Here's What You Need to Remember: The need for the new bomber is quite pressing in many respects, the principal reasons being the advanced technological capacity of enemy air defenses and the age of the current bomber fleet.
A new generation of stealth technology, unprecedented sensing and computing, long-range precision cruise missiles, air-dropped bombs and an ability to strike undetected against the most advanced air defenses in the world: These are all potential attributes of the now-on-the-way Air Force B-21 bomber.
The new platform, which will form the bulk of the U.S. Air Force’s future bomber force cannot come soon enough. Testing, assessments and preparations have for quite some time been underway at Edwards Air Force Base in California, in anticipation of some of the aircraft’s first test flights. At least two B-21s are reported to have been built or under construction.
The Air Force-Northrop Grumman program has gone better than expected, inspiring many service leaders and members of Congress to not only push for accelerated delivery and production of the new bomber but also to massively increase the planned number of bombers.
The need for the new bomber is quite pressing in many respects, the principal reasons being the advanced technological capacity of enemy air defenses and the age of the current bomber fleet. Not only that, senior U.S. Air Force leaders have for many years now expressed grave concern about a massive “bomber deficit” in the force, a circumstance that puts the United States at risk. There simply have not been enough bombers, say Air Force leaders.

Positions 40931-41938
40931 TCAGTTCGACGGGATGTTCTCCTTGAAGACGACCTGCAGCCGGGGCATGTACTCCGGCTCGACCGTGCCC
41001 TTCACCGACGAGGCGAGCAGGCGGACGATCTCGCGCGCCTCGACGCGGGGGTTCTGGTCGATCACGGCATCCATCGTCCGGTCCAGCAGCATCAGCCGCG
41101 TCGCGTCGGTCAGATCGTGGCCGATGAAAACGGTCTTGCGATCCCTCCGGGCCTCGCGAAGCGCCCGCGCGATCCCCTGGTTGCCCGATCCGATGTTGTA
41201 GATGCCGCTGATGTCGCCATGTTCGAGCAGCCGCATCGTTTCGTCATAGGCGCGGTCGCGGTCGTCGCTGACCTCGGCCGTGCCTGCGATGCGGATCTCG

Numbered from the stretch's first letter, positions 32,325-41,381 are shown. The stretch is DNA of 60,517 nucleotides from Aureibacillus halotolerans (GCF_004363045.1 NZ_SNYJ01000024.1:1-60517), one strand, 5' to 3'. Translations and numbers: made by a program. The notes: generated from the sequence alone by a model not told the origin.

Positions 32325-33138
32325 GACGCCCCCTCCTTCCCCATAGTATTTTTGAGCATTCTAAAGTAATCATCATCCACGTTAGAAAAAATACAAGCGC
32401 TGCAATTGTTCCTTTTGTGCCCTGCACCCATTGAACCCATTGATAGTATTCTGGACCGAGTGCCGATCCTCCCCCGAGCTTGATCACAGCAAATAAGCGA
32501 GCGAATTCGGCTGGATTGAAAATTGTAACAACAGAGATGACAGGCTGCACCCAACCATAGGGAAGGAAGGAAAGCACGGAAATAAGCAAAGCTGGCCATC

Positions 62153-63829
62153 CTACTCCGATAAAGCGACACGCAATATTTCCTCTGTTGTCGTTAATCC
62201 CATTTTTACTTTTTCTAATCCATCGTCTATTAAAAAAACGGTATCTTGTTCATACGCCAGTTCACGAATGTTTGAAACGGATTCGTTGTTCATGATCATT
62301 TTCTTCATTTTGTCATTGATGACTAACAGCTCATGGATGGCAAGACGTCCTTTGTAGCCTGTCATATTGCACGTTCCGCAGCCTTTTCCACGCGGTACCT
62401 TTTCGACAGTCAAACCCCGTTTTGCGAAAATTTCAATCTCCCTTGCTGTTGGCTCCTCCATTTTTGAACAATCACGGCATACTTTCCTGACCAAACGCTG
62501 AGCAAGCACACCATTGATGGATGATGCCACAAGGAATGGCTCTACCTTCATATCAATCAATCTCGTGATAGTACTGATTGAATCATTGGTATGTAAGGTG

Equally key variables include the age and size of the B-2 fleet. Many remember that plans for the B-2 bomber were abruptly truncated years ago, resulting in a small force size of twenty B-2s. Since emerging during the Cold War years, the B-21 is now thirty years old. While looking in retrospect at the exact reasons for the B-2 production stop may be difficult three decades later, it may have been due in large measure to decisionmakers operating with a short-term threat outlook. The belief that the collapse of the former Soviet Union greatly reduced the need for stealthy B-2 bombers contributed to the small fleet size. Years later, the opposite has become true given the resurgence of a Russian threat and emerging Chinese threat. It should be said that the B-2 bomber is now quite different than it was years ago, and is still being upgraded. The modern B-2 is not only getting new Defensive Management Sensors that enable it to find and therefore elude next-generation air defenses but is also receiving one thousand-fold improved computer processing and upgraded weapons.
Then there is the question of the B-52, yet another older airplane sustained into the modern era with a massive amount of unanticipated upgrades including an internal weapons bay, new communications system and a re-engining, not to mention an entirely new weapons arsenal.
What all of this amounts to is that, despite the fact that several legacy bombers have been upgraded to remain viable, relevant and lethal in a new threat environment, the need for an entirely new platform cannot be understated.
Kris Osborn is the defense editor for the National Interest. Osborn previously served at the Pentagon as a Highly Qualified Expert with the Office of the Assistant Secretary of the Army—Acquisition, Logistics & Technology. Osborn has also worked as an anchor and on-air military specialist at national TV networks. He has appeared as a guest military expert on Fox News, MSNBC, The Military Channel, and The History Channel. He also has a Master’s Degree in Comparative Literature from Columbia University. This article is being republished due to reader interest.